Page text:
Another handy tool in Navisworks is the ability to extract Take-offs. This means you can have a list of elements (Model elements or virtual elements) and the Quantities such as Length, Width, Height, Area and Volume. You can prepare this take-off so that when you receive a model, you assign the elements to the Quantities “Chapters” and “Lines”, and the schedule is filled with the data coming from the elements.
This is particularly handy for the Quantity Surveyors. You can create (or import) your List of definitions and elements you want to extract data from. Then, when receiving the model, you can assign elements to the Take-off lines. Or better than that, you can prepare Sets and use the elements and them to the Take-off… in a couple of seconds; you have all the element quantities in the list.
These lists can be exported so you can share the information with your team.
When using BIMcollab ZOOM, you have a similar tool but way freer and more customisable. For listing elements, you first filter them and select the data you want to include in the lists. You are not limited to geometric data but have every parameter available in a Pset. Of course, Smart Properties are beneficial here.
Having the parameters that we would like to see in the list, we can create a Property table, and all the parameters will appear in a list in columns. We can use them to filter and sort elements. A helpful tip here is selecting elements in the list that will appear filtered in the view.
Instead, we can set the list settings as Pivot Grid. This will open a customized schedule where we can decide how to group and set up the schedule. Then, having all the parameters we want to include in the list, choose how we want to group and sort them, which ones we want in a column, and which ones in a row. This feature allows us to customize the list entirely.
These lists can be exported as XLS or CSV files. But ZOOM allows us to publish them straight to BIMcollab CLOUD, so they are immediately available for the whole team.
Additionally, we can create a Dashboard data list. Apparently will show us similar results as the Property tables but is publishing this data in a way readable for Power BI to keep analysing data and create Project Management Dashboards based on updated data from the models.
8. Closing the loop, automating
At this point of the article, we all agree that Autodesk Navisworks and BIMcollab ZOOM are powerful for reviewing models.
The question now is: Once I detect an Issue, how do I inform the modeler or the team to solve it or add more information? Autodesk Navisworks can export clash reports and lists. Moreover, Navisworks can also save and export viewpoints to discuss them in a meeting.
In that case, BIMcollab ZOOM has a different approach. In ZOOM, every single result in a Smart View, a clash or a list can be reported as an issue, adding details and published to the CLOUD, which will be available for the team and for keeping track of the project's overall status. Issues are centralized in CLOUD but can be visible and used, through “BCF manager” plugins, to whatever tool the modelling team uses. So, an issue detected in Navisworks is shared in CLOUD and solved in Revit. And ZOOM is also adding to the team effort. Smart Views, Clashes and Lists are shared in ZOOM and visible for all the team in CLOUD itself or in Revit, Navisworks, Archicad, Tekla … the tools modellers use to improve the model.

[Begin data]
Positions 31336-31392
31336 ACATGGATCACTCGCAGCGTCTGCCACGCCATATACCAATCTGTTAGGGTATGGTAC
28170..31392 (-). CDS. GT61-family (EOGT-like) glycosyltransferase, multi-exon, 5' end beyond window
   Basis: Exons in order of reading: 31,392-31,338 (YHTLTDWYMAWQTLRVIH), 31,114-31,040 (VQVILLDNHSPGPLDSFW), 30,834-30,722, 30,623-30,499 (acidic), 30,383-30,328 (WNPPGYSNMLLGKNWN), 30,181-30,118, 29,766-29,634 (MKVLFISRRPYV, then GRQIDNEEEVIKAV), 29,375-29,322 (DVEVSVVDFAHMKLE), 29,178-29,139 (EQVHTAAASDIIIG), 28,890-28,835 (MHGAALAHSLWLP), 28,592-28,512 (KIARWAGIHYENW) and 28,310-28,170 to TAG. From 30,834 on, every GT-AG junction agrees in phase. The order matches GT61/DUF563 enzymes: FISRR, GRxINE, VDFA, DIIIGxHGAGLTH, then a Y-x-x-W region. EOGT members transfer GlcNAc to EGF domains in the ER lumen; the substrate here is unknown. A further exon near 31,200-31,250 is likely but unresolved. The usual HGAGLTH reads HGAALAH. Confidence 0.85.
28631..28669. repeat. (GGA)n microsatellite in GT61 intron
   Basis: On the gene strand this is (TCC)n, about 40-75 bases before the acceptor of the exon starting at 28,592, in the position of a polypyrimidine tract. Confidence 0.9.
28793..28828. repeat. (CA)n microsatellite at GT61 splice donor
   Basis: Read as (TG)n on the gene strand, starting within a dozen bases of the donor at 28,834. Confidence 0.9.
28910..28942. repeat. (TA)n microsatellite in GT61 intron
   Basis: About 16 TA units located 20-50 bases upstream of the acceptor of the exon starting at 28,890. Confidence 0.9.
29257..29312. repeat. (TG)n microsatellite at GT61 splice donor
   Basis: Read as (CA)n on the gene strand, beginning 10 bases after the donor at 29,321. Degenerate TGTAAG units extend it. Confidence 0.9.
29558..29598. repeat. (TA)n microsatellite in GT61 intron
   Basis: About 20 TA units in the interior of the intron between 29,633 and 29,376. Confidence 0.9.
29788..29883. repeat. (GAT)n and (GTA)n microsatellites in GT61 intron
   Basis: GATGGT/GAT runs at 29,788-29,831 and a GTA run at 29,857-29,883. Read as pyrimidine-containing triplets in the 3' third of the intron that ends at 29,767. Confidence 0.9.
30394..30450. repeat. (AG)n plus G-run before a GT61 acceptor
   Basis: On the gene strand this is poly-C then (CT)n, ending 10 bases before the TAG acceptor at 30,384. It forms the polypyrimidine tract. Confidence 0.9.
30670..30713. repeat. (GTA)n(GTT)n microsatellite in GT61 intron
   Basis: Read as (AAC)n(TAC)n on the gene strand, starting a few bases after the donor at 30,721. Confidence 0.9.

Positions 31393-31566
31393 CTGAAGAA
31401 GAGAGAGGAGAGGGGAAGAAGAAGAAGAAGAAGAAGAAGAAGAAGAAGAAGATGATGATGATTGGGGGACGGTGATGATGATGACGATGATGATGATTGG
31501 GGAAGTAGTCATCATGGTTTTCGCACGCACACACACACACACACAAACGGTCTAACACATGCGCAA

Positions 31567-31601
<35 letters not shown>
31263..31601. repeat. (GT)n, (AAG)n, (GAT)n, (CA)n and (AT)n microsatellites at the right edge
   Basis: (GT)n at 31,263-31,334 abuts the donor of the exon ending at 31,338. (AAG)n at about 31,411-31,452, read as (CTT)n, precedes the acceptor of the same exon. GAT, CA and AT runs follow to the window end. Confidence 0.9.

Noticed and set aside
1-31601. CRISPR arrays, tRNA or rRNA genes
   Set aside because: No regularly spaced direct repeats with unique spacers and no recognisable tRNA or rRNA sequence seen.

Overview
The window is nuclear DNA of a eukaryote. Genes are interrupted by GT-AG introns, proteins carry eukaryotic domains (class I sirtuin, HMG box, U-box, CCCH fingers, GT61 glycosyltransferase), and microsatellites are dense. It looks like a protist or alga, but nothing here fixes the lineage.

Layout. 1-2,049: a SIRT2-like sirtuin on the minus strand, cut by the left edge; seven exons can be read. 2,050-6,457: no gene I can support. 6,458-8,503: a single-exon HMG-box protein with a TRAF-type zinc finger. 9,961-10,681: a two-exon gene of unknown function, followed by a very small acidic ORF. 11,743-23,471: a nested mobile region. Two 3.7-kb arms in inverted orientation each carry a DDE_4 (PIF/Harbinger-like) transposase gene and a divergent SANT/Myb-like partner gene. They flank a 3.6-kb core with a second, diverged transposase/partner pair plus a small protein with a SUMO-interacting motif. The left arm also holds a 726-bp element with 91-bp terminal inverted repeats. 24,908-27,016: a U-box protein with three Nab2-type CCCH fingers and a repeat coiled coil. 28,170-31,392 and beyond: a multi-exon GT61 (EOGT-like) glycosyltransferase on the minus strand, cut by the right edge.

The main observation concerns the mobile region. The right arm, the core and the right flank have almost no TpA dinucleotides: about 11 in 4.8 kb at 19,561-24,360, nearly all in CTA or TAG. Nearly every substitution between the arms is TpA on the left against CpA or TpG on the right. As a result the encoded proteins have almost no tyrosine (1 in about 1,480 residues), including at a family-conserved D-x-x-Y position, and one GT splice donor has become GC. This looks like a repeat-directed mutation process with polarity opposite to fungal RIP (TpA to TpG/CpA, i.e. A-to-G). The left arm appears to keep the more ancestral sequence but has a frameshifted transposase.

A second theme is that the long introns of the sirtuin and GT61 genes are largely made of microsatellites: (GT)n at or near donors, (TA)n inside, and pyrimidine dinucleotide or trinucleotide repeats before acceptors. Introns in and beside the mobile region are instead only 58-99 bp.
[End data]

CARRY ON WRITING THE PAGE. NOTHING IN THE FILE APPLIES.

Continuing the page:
Especially talking about clashes using Navisworks may often feel like having a beautiful new car with nowhere to go! For instance, how to follow up on the clashes once they are detected in Navisworks? How do you practically communicate them to other team members, especially if you’re not working exclusively in Autodesk’s environment?
If we observe the workflow adopted in the post-detection phase, we can re-run the test in Navisworks and modify the clash status accordingly. But then again, we still face the same dilemma. How do we communicate the findings successfully? To answer this, a range of workarounds popped up. The degree of (in)efficiency depends on the method that’s put in place. It could be sharing emails, Excel sheets, PDF reports, manual annotations, XML viewpoint files, offline BCFs, connecting to third-party issue management platforms, etc. All of them may eventually get the work done. But the real question is: at what cost?
On the other hand, since clash detection and tracking are part of one ecosystem with BIMcollab ZOOM and BIMcollab Cloud, the Smart Issues were born! When the models are updated, the Smart Issues allow you to detect automatically which issues have been solved, close them if needed and link them back instantly to the central issue management platform BIMcollab Cloud. All in one click! No workaround would beat a clear, streamlined workflow in the same environment.
9. The power of a collaborative ecosystem
Regarding work-sharing, in Navisworks, we often see the BIM manager as the sole person responsible for detecting clashes and reporting them back to their team. But what if this responsibility could be more easily shared with other team members validating different parts of the model? What if some power is given back to architects and engineers who can discover clashes from their modelling tools?
The whole game is different with BIMcollab because BIMcollab ZOOM is only part of one large ecosystem, which includes BIMcollab Cloud and the BCF Managers! So, what does it mean when the same company has created a model validation tool, an advanced issue management platform, and connected plug-ins for native modelling software? Yes, you guessed it right! This means a unique opportunity to leverage the power of a complete ecosystem and utilize a unique BIM workflow!
In this article, we are facing Autodesk Navisworks and BIMcollab ZOOM. We have no doubt when choosing ZOOM, but if there are other members still using Navisworks: they are welcome in the team! Using the “BCF Manager” Plugin, they can still use Navisworks and are very welcome to the team! Let’s push together to keep moving BIM quality forward.
10. Summary Matrix